It’s time for pharma to get digital in payer marketing. The most important audience in that field—the people making decisions about formulary placement—are digital-savvy researchers who prefer to find and receive information online, new research has found.
That’s according to DRG Digital’s Manhattan Research, whose study also showed that drugmakers are still mostly focused on reaching payers through traditional, in-person account manager relationships.
Among the pharmacy and therapeutics (P&T) committee members DRG surveyed, 44% would use pharma digital resources more frequently if companies made it easier to find content dedicated to formulary decision-makers. P&T committees at hospitals, government organizations and insurers decide which drugs will make their formulary lists.
Traditionally, pharma companies have marketed drugs and treatments to those influential people in face-to-face meetings handled by account managers, with medical science liaisons or KOLs sometimes pitching in. The move toward digital tools has been slow. In fact, in its research, DRG could only find six pharma-backed websites specifically set up for formulary decision-makers.
“There has been tremendous focus on this one channel—the account manager. But what we found is there are many, many touchpoints,” said Matthew Arnold, DRG Digital principal analyst. “These professionals are not just sitting around waiting for pharma to come tell them about their products. They’re going to websites for HCPs, online journals, white papers and other channels and resources. Pharmas need to have a presence with payers on those channels.”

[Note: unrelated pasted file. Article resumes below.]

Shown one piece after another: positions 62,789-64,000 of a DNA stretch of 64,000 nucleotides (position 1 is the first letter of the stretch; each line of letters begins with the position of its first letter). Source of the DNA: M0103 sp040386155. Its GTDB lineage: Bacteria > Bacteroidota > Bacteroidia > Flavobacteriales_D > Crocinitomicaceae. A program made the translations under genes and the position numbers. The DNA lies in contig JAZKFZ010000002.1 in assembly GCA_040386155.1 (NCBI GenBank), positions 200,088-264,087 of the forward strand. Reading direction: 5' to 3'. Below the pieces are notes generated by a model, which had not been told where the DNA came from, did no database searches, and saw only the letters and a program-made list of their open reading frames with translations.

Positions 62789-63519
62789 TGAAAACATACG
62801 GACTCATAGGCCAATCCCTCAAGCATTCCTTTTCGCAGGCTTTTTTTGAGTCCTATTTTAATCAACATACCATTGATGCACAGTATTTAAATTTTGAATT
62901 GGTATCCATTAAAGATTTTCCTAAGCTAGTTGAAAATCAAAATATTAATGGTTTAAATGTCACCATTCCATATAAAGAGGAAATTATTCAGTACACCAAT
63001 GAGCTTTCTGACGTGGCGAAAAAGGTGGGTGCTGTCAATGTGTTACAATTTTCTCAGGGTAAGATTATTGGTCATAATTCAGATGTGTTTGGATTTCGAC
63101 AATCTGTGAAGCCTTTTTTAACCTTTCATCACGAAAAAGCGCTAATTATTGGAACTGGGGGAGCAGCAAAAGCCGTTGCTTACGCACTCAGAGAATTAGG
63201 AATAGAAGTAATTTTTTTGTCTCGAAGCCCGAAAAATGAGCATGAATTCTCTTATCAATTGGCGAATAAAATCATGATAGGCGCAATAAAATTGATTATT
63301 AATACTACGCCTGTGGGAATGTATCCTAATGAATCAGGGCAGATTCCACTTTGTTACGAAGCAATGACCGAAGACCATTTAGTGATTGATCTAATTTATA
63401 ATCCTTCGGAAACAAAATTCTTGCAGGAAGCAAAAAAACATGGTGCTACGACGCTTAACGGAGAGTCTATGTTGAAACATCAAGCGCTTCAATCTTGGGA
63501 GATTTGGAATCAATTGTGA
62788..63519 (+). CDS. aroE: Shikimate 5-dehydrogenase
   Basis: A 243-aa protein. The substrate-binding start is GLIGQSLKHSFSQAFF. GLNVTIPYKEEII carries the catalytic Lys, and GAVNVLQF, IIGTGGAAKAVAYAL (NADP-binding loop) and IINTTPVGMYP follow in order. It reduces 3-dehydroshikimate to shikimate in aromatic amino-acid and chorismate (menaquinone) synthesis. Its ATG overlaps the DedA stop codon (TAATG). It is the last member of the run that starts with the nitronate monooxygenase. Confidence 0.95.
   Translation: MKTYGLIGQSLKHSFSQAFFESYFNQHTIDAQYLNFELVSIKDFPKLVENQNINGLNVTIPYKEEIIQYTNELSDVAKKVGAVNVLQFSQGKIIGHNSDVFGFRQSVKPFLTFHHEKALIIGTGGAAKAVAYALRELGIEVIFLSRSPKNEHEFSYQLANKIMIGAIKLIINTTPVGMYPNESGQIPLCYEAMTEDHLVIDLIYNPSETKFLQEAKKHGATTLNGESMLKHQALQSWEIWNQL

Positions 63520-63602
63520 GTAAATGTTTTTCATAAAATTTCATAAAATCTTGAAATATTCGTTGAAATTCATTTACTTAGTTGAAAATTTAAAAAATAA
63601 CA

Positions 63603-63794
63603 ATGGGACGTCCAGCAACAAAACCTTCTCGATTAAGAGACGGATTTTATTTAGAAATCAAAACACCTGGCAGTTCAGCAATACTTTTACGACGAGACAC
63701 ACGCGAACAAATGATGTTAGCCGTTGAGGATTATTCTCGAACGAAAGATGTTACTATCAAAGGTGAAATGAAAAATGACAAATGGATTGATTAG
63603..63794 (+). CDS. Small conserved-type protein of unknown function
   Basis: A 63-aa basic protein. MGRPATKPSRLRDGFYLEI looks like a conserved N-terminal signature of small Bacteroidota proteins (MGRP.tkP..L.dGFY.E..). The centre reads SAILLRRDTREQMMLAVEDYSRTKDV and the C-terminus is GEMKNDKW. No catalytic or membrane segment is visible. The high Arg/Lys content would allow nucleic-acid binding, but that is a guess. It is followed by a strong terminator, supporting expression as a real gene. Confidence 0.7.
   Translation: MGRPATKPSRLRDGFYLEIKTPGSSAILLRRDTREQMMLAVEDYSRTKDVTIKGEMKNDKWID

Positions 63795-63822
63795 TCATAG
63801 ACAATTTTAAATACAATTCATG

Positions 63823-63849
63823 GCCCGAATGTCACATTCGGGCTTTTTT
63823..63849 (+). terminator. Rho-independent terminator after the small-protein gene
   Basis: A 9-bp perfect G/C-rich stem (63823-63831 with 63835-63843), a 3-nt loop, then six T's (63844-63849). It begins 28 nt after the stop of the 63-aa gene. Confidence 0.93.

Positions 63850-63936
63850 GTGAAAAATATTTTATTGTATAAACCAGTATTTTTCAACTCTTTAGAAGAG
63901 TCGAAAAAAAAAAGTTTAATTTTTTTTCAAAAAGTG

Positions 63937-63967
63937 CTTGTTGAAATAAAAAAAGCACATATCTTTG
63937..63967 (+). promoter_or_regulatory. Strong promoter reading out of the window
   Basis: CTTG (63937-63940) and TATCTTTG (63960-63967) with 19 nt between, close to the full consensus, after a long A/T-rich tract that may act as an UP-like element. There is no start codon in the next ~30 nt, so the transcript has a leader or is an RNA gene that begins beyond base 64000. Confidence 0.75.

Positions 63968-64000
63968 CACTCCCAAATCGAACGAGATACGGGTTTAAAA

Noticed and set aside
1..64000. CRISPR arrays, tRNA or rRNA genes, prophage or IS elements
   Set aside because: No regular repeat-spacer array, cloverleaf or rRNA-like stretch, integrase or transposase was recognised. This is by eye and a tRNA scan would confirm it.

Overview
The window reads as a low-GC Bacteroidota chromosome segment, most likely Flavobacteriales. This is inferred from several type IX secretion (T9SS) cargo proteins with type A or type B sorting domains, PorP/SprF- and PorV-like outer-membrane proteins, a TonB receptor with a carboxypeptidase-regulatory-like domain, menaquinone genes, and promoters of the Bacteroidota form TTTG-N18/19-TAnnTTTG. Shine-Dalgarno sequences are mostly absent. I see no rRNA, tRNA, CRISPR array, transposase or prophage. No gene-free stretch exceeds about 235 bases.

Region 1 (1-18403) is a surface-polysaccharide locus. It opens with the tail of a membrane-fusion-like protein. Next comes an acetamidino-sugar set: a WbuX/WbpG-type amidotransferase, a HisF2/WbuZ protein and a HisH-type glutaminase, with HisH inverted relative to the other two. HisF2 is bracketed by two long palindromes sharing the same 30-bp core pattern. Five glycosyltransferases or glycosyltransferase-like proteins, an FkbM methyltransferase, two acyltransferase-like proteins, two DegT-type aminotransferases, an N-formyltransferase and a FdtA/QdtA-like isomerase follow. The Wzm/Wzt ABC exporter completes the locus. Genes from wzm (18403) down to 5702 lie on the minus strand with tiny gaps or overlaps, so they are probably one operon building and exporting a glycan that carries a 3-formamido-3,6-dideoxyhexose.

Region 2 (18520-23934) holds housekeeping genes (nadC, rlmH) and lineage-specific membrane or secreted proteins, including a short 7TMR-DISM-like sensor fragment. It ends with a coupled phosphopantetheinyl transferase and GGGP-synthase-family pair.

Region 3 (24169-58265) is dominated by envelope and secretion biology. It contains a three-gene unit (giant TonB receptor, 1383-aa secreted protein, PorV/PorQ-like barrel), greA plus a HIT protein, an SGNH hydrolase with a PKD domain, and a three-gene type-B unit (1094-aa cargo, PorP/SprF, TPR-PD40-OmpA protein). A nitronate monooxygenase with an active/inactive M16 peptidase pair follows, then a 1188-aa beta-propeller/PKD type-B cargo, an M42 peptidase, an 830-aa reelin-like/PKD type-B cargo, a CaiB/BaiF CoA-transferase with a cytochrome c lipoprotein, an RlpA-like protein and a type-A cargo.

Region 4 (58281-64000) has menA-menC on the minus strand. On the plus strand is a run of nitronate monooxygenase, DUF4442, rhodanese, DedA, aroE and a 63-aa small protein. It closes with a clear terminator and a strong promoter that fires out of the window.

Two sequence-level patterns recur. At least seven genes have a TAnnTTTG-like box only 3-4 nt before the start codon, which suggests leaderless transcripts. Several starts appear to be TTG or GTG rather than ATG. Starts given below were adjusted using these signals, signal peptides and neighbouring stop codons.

Heather Figlar, DRG’s lead analyst on the study, said that the top three things P&T members are most interested in obtaining from pharma are access to real-world evidence after drugs launch (52%), trend reports for disease areas (51%) and the ability to reach experts digitally (46%).
Another digital move pharma can make to boost its prospects with formulary decision-makers is to put digital resources into account managers’ hands during in-person meetings. Tablet presentations and interactive content can be effective, said Figlar. In fact, 52% of P&T committee members in the study agreed that interactive content makes meetings with pharma account managers more valuable.
Another finding from the study is that payers are interested in beyond-the-pill pharma solutions, but only if those solutions come with data and outcomes evidence that show they're effective. P&T committee members also said they’d be willing to partner with pharma on those kinds of solutions.
“The good news for pharma is there is a lot of white space there. There is a real potential for a competitive advantage for brands that are thinking about what kind of content do P&T committee members need and are looking for,” Arnold said.